MRC Hosts MLK Event to Honor Life and Legacy
Issue   |   Wed, 02/01/2017 - 01:18

An event titled “Dr. MLK Jr. Symposium: Moving Toward Collective Liberation” brought together a panel of experts to speak on community, engagement and the role of masculinity in the current civil rights movement.

The talk was held in Johnson Chapel on Jan. 28 and was free and open to the public.

Bulaong Ramiz-Hall, director of the Multicultural Resource Center, introduced the four panelists — Bishop John Selders, Chris Crass, Caleb Stephens and Dylan Marron. Ramiz-Hall also introduced Professor of English, Black Studies and Film and Media Studies Marisa Parham, the panel’s moderator.

Marron, a comedian and actor, spoke on the impact that comedy can have on the audience.

“Comedy, and all entertainment, really [needs] to be a vessel to illuminate something for the audience, rather than just a vessel for the audience to escape reality,” Marron said. “This makes it important to ask what the purpose [is] behind every joke.”

“We’ve seen such great people use comedy, use entertainment, as a form to educate people, to illuminate people’s understanding of the world around them, just as much as we’ve seen comedy used as a weapon against minority communities, against marginalized communities,” Marron continued.

Selders spoke about his background as a bishop from St. Louis and how he was deeply influenced by the 2014 death of Michael Brown. He also discussed the need for quick responses in light of the political events of the past few weeks.

“We all have to respond ... now,” Selders said. “The pressure is on you to speak of the rapidness of how stuff is happening. Dr. King referred to the fierce urgency of ‘now,’ right? Well, that thing has now moved up even exponentially from there.”

Another topic of discussion was the significance of community in activists’ movements. Stephens commented on the importance of deferring to others within a community.

“Men — we have been a distraction for so long in these movements, and we have been the face of them, too — not because we deserve it … it’s been a facade,” Stephens said.

The panelists’ discussion was guided by written questions from the audience, who asked about a variety of topics that ranged from the rejection of political intellectualism and introspection to the importance of self-care.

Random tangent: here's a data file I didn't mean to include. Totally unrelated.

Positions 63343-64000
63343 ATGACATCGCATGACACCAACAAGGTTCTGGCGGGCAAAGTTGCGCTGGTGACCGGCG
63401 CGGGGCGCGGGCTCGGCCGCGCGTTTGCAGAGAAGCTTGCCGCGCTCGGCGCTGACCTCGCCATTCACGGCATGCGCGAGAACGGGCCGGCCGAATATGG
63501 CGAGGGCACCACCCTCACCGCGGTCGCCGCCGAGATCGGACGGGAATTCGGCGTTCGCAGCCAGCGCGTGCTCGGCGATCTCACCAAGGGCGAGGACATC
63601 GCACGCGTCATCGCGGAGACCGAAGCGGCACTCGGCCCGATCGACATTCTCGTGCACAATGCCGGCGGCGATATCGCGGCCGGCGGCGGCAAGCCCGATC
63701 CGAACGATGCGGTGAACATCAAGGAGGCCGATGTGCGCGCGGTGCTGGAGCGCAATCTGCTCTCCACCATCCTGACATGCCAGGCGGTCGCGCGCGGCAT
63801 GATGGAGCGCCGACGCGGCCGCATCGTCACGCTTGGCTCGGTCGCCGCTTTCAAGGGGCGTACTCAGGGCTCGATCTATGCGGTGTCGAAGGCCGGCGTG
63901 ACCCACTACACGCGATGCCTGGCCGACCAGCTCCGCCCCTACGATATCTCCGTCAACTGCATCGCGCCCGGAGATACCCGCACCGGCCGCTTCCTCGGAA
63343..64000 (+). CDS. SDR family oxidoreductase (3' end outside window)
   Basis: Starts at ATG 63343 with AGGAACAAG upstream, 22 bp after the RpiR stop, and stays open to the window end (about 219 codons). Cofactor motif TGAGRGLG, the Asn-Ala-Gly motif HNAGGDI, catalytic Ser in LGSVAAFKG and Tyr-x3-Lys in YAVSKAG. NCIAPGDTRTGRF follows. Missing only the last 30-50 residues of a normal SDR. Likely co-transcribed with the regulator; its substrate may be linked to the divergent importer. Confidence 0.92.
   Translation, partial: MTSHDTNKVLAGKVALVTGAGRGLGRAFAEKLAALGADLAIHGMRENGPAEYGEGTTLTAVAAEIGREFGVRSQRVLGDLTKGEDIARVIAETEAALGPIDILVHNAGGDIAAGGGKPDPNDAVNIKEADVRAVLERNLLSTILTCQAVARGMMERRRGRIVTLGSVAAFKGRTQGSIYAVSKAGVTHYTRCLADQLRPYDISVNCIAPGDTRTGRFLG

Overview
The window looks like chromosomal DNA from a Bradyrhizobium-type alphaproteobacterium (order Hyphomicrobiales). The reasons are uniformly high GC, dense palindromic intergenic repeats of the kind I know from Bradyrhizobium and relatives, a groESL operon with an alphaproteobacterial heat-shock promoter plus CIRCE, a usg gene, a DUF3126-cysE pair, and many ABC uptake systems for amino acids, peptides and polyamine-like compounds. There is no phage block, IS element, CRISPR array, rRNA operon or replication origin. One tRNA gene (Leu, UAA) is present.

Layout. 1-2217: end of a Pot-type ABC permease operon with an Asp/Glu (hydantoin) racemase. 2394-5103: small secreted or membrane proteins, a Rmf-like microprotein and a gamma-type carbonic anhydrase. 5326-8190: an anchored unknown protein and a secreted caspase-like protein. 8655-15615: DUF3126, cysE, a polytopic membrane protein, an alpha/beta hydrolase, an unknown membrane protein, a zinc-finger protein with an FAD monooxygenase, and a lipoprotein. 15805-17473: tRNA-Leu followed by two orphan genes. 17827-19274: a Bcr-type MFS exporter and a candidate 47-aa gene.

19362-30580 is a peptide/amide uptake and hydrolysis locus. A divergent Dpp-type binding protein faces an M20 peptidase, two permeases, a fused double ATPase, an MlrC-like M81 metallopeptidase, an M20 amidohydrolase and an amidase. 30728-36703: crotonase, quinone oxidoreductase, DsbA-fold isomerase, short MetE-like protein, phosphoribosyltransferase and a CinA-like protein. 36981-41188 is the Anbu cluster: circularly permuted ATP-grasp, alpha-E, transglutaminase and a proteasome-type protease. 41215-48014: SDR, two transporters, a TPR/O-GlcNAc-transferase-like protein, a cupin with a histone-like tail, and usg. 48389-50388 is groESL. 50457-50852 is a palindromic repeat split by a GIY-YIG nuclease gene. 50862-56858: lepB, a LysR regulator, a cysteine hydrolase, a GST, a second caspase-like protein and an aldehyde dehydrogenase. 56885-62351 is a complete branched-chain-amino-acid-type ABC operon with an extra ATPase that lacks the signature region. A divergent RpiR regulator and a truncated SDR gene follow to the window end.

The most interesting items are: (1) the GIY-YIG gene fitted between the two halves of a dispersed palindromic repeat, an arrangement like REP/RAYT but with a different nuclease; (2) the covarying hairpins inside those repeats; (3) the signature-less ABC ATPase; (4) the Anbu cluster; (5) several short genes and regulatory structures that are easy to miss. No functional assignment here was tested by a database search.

One attendee’s question asked what it means to be an imperfect leader while advocating for social change, prompting the panelists to discuss accepting the inevitability of mistakes.

“That’s part of our responsibility in leadership, is once you do make that mess … don’t let it immobilize you, but be a part of cleaning it up,” said Selders.

Anna Makar-Limanov ’20, a student who attended the panel, said in an email interview that she was “glad that the MRC organized this and is committed to bringing in outside voices and perspectives to share their valuable experience with us.”

“I hope that [the] college continues to support events like this and I know the resource centers will continue providing us with resources to learn more and act out against oppression,” she continued.

Following the panel, a reception was held in the Multicultural Resource Center. Attendees were able to meet with the speakers and continue the discussion on topics covered in the panel.

Ramiz-Hall organized the event and reception and invited the four speakers. Regarding the selection of panelists, Ramiz-Hall noted that there were “a lot of different ways in which all the panelists have impacted [her] life” and that she “wanted to share that with the Amherst community.”

“I think community-building is so vitally important, not only for people’s understanding of one another, but to develop a deeper understanding of ourselves,” Ramiz-Hall said. “With the current political climate, so many of us are feeling lost and alone and afraid, and I think having a conversation that’s about liberation … allows a space to focus on the possibility of hope and joy and love.”

Having this space “shifts the narrative,” said Ramiz-Hall. “People often feel they don’t know what to do, they don’t know how they’re going to get through,” Ramiz-Hall added. “This gives us space to say… at least I’m not alone, and here are some people that I have to look to, to be in community with, to guide me, to get inspiration from.”

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